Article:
Say what you will about Anniston’s often-overlooked airport and the convenient commuter service that departed years ago. As it exists today, the airport counts the Federal Aviation Association’s Flight Service Center, select business travelers and pilots needing refueling services as some of its main uses.
Yet, the airport can be a larger, more viable asset to Calhoun County than it is — even without a near-impossible return of commuter service to Birmingham or Atlanta. That’s why the city of Anniston should be commended for making improvements and rebranding of the airport a consistent issue recently.
This week, city officials gave staff of Anniston Army Depot an airport tour. The plan made sense: Identify those who may benefit from the facilities and introduce them to what’s possible at the airport that sits just south of the Alabama 21-U.S. 78 intersection in Oxford. Word is that depot officials were intrigued by what they saw.
“One thing that’s key in marketing the airport and its resources is to engage people who may have a need for its service,” Toby Bennington, Anniston’s city planner, told The Star.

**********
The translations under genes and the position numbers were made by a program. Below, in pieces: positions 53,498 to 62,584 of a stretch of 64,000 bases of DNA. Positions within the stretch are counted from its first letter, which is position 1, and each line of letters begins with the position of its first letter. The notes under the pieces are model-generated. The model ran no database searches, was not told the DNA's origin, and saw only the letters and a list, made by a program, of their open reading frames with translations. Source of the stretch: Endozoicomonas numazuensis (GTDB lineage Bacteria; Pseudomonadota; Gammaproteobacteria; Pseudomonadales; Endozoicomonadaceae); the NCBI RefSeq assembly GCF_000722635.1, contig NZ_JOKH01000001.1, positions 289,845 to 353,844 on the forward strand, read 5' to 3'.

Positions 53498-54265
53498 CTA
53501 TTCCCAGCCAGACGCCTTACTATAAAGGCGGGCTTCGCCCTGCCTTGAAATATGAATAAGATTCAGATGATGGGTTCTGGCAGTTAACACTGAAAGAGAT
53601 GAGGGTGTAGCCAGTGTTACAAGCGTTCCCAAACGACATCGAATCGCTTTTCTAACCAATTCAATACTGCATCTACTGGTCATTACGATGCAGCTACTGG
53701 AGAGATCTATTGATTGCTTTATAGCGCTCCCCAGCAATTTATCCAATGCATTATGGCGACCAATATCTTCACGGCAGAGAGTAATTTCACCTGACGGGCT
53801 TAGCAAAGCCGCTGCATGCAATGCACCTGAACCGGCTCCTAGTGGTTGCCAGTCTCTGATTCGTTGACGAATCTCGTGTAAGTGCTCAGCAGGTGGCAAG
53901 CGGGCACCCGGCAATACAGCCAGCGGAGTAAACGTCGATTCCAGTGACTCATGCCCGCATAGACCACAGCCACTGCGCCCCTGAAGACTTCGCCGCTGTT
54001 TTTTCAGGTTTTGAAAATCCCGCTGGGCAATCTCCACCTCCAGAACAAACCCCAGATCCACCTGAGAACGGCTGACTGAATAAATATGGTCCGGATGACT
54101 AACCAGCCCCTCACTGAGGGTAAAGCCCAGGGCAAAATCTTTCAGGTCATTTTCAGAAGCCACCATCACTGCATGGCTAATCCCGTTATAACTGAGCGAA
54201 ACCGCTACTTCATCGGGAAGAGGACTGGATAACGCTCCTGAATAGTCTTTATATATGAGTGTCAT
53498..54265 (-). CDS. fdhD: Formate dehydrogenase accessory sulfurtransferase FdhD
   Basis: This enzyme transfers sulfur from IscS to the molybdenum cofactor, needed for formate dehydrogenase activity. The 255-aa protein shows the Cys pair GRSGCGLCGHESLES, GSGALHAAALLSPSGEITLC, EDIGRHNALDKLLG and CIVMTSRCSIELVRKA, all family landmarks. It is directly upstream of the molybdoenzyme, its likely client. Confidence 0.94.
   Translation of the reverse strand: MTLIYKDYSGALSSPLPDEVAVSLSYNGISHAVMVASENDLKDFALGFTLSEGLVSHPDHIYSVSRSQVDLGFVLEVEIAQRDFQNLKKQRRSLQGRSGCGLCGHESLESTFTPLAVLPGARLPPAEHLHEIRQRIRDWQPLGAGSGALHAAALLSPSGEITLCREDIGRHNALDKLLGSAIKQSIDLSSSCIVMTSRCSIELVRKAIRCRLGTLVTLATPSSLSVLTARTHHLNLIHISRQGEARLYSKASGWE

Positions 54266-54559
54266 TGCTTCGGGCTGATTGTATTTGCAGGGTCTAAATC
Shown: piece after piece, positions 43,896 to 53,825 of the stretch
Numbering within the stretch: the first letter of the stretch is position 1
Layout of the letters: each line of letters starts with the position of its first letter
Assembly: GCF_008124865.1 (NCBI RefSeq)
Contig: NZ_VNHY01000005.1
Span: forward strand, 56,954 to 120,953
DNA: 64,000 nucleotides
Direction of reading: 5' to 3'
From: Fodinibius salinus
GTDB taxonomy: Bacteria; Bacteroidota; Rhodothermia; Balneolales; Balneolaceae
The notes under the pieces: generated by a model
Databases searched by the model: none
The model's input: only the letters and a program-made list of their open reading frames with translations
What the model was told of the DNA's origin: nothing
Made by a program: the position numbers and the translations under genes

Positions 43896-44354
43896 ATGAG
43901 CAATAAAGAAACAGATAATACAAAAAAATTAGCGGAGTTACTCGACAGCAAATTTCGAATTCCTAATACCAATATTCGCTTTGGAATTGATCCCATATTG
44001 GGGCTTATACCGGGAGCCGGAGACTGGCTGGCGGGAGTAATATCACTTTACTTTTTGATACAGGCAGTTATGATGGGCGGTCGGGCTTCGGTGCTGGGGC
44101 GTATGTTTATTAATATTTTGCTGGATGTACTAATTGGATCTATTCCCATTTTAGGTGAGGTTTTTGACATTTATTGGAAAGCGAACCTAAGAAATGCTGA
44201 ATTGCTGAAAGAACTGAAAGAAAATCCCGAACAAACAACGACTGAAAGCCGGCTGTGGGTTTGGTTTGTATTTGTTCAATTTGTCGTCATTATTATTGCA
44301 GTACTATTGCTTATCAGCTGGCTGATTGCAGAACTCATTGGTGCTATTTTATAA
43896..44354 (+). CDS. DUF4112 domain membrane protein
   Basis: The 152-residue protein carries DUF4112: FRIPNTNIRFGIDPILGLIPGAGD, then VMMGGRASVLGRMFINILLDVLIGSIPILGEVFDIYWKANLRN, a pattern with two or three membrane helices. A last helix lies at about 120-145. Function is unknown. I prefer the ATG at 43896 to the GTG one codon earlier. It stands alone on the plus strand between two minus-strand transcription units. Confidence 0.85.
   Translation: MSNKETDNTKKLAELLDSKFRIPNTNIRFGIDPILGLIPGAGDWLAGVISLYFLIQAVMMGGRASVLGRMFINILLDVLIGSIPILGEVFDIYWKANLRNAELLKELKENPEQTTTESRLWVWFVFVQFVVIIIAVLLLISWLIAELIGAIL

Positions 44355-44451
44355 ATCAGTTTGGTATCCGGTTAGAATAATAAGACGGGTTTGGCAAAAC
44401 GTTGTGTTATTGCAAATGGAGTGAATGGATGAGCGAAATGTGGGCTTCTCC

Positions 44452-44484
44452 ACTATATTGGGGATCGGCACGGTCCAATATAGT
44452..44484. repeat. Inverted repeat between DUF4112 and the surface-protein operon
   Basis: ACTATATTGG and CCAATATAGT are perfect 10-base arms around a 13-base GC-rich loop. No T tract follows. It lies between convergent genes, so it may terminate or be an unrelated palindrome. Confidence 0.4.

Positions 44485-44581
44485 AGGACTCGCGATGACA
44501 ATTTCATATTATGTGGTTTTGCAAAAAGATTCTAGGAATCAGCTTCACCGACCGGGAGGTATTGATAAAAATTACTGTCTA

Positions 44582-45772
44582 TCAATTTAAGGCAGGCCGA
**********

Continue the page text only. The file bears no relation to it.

Inviting depot commanders out for a look-see was a no-brainer; as a cornerstone among Calhoun County employers, they should be aware of what’s available. Likewise, the key point of Bennington’s statement is “people who may have a need for its service.” That’s important for any business — in this case, the city — to know: Who is a potential client? Is there is an untapped market? If so, where? Who? What’s obvious that we are missing?
There should be no thought that Anniston’s airport can again be a player in everyday air travel for northeast Alabamians. Those days took off years ago.
Nevertheless, city officials should press on with efforts to enhance the airport’s brand. They should also keep dispersing the message that they’re serious about partnerships and use-agreements with those who could benefit from what the airport offers.
If modern-day Anniston is going to have a viable airport that’s worth the expense, it might as well give it a rousing attempt.